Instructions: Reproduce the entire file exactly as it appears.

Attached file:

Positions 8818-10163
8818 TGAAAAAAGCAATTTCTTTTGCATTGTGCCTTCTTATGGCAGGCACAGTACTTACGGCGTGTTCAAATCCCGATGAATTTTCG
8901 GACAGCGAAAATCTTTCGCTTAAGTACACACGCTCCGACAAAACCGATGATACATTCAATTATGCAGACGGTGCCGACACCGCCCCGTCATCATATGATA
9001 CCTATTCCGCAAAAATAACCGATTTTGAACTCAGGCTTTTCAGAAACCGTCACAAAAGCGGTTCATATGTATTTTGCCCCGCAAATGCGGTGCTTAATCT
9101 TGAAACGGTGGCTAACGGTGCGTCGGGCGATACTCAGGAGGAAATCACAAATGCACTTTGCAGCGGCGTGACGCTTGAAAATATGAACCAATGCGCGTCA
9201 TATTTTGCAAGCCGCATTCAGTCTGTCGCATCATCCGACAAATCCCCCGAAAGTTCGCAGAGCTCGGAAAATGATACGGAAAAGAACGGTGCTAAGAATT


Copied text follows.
Positions 8818-10163
8818 TGAAAAAAGCAATTTCTTTTGCATTGTGCCTTCTTATGGCAGGCACAGTACTTACGGCGTGTTCAAATCCCGATGAATTTTCG
8901 GACAGCGAAAATCTTTCGCTTAAGTACACACGCTCCGACAAAACCGATGATACATTCAATTATGCAGACGGTGCCGACACCGCCCCGTCATCATATGATA
9001 CCTATTCCGCAAAAATAACCGATTTTGAACTCAGGCTTTTCAGAAACCGTCACAAAAGCGGTTCATATGTATTTTGCCCCGCAAATGCGGTGCTTAATCT
9101 TGAAACGGTGGCTAACGGTGCGTCGGGCGATACTCAGGAGGAAATCACAAATGCACTTTGCAGCGGCGTGACGCTTGAAAATATGAACCAATGCGCGTCA
9201 TATTTTGCAAGCCGCATTCAGTCTGTCGCATCATCCGACAAATCCCCCGAAAGTTCGCAGAGCTCGGAAAATGATACGGAAAAGAACGGTGCTAAGAATT